On September 1st 2022, Erik Brøgger Rasmussen was appointed the new Permanent Representative of Denmark to the United Nations Office at Geneva. He speaks candidly about his work in foreign service and how Denmark has become globally renowned for its humanitarian spirit.
What can you tell us about your background in international diplomacy?
I have spent almost 30 years in international work, a few years with the UN and now 24 years with the Danish Foreign Service. I never woke up one morning and decided to be a diplomat. I just knew I wanted to see more than just Denmark. I have enjoyed a broad diplomatic background and becoming an ambassador in the Danish Foreign Service came after a culmination of experiences. Including a bit of luck, and being in the right place at the right moment. A typical day for me now involves a lot of internal and external meetings- so the role I am in now requires a lot more managerial tasks.
How have your priorities changed as an ambassador since your first posting in 2015?
Two things have really differed in that time. One side is the management side of things- making sure you have the leadership skills that ensures your colleagues thrive and deliver results. Another side is the diplomatic and functional skills side of being an ambassador, how countries need to relate to each other, maintaining an outward way of looking whilst representing your country. You need to be able to master both aspects of the job.
Denmark is renowned for its generous humanitarian spirit- how was this gained in your opinion?
This humanitarian spirit developed from the Second World War when the UN system was being built as a model for cooperation. When the world became united based on advancements in international human rights, we took that seriously. There is a genuine feeling that our forefathers built a rich society and believe other parts of the world should have the same. In both deeds and words, we spend time on international cooperation because we believe it is important that all people are given opportunities to succeed. We are willing to contribute to ensure others have the same opportunities. It stems from the welfare society of Denmark. The Nordic countries are important globally as we have a strong legacy in being able to build robust and equal societies over the past 100 years. The distribution of taxes in the Nordic welfare model is mirrored to the world and not just our own people. This is how we interact on an international level.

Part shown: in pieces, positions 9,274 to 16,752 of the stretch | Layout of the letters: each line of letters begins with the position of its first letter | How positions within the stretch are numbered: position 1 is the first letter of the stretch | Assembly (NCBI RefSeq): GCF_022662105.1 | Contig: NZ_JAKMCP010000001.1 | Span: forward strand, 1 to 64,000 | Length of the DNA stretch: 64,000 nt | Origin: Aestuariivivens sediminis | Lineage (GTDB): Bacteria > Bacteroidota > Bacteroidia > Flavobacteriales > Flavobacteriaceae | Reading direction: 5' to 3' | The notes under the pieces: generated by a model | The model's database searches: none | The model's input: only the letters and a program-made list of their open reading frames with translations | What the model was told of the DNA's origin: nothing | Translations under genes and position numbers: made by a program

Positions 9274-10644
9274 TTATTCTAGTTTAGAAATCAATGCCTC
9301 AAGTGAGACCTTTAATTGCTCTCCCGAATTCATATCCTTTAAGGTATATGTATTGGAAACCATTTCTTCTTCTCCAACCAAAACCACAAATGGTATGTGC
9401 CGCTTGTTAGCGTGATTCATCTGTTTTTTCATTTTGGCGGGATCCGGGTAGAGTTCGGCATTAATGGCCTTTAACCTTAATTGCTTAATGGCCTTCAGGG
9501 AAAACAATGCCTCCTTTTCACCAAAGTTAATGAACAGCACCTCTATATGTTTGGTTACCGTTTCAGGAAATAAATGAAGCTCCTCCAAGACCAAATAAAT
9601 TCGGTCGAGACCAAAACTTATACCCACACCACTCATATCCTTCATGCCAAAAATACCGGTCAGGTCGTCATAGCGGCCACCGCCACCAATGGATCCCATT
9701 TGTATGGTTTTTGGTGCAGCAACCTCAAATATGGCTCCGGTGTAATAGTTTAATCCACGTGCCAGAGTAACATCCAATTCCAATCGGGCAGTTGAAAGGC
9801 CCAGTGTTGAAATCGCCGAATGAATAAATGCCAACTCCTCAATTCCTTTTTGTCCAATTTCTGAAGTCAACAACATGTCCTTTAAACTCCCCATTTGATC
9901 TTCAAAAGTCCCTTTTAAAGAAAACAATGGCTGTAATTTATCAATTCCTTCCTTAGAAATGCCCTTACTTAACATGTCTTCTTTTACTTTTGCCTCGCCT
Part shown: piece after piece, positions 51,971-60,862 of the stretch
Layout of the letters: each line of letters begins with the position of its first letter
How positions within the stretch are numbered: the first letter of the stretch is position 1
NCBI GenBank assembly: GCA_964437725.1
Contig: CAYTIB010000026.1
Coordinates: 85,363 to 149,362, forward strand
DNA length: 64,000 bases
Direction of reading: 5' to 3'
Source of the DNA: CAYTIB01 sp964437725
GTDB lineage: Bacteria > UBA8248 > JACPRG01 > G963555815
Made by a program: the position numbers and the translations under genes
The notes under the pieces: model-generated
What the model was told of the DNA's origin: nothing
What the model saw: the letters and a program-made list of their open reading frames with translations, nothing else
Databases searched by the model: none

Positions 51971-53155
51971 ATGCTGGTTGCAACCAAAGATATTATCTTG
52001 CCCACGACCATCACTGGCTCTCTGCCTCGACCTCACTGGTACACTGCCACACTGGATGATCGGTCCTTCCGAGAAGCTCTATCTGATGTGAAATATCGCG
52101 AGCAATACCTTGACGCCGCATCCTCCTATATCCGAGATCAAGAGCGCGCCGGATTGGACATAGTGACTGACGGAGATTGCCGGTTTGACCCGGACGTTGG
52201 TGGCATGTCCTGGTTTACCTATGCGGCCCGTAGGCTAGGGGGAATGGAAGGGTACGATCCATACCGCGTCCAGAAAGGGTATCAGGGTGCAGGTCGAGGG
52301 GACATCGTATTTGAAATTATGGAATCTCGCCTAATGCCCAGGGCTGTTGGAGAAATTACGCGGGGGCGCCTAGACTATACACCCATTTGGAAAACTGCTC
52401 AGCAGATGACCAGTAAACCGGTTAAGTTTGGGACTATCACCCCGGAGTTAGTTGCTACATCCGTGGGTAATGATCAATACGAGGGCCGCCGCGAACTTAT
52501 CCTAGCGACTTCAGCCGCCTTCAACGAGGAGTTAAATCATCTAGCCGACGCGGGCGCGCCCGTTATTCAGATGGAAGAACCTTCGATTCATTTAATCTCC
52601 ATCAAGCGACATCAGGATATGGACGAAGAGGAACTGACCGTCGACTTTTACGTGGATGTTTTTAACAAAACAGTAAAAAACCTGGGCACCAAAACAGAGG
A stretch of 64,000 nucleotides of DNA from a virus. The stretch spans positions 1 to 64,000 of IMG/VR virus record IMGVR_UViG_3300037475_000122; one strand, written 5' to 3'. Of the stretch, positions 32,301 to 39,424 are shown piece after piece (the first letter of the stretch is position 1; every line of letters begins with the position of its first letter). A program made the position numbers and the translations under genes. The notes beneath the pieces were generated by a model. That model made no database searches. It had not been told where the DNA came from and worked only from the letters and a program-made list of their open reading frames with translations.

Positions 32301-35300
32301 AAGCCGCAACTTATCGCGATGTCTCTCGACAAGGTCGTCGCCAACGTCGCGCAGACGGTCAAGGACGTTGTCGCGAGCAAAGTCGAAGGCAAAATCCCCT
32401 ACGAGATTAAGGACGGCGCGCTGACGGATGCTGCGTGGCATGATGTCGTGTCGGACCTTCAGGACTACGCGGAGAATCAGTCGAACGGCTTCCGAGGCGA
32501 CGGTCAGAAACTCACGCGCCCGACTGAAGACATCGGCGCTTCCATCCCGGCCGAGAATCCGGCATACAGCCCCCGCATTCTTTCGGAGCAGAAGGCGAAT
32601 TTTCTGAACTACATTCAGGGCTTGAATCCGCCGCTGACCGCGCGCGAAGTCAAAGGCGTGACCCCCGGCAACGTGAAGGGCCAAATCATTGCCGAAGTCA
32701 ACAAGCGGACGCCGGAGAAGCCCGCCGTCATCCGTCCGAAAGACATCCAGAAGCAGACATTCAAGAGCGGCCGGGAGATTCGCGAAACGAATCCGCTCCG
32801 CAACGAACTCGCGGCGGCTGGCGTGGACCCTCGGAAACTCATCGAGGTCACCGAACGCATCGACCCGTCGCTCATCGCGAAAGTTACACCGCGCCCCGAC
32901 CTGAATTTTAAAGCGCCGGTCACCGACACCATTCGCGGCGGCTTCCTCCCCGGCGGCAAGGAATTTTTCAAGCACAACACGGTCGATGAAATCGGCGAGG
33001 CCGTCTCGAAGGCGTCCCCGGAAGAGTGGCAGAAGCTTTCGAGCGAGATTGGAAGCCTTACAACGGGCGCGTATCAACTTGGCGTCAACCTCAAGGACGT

What do you believe that Denmark brings to the Human Rights Council (HRC)?
Whilst we are not a member of the Council, we still participate actively and engage in the dialogues and debates at the HRC. What we bring is a strong belief in the Universal Declaration of Human Rights- all people should enjoy universal rights. We don’t care whether it’s a citizen living in Copenhagen or China. Everyone has fundamental rights that we believe should be exercised in practice.
How do you think the Human Rights Council could change for the better?
There is a tendency that Denmark and other countries perceive to have the right interpretation of the Universal Declaration. Sometimes we forget to listen to other ways of interpreting the Universal Declaration of Human Rights. The challenge of the HRC is that there are echo chambers and we are not sufficiently investing in making bridges across the echo chambers and getting a genuine global understanding of human rights. It is fair to say that the HRC only makes sense if the resolutions and debates have an impact on real people’s lives. We must look inwards. Are we having conversations in Geneva because we believe it will have an impact on people’s lives or because we are diplomats sitting in Geneva? We should always ensure that what we do makes a difference for the better.
What are the key issues you are tackling at the moment?
Right now, the major concern for Denmark and other countries are the ramifications of Russia’s aggression against Ukraine. On top of an illegal invasion and horrendous atrocities, soaring food and energy prices, coupled with instability, have a great impact globally. That is a real concern. Russia must stop the senseless war so that we can have a more stable global situation. There is no doubt that for many diplomats, Russia’s presence in Ukraine has to stop. That is the utmost concern we have currently.
How has Denmark directly helped to combat the crisis in Ukraine?
As a country, Denmark is involved in many different ways. We supply weapons so that Ukraine can fight back. We have contributed substantial funds to humanitarian organizations working in Ukraine, and we have opened our borders to almost 40,000 Ukrainians, granting them access to schooling and the labor market. We are also playing a role in managing and relieving the global impact of the invasion. We understand the challenges other countries are facing and are dedicating resources also towards this effort.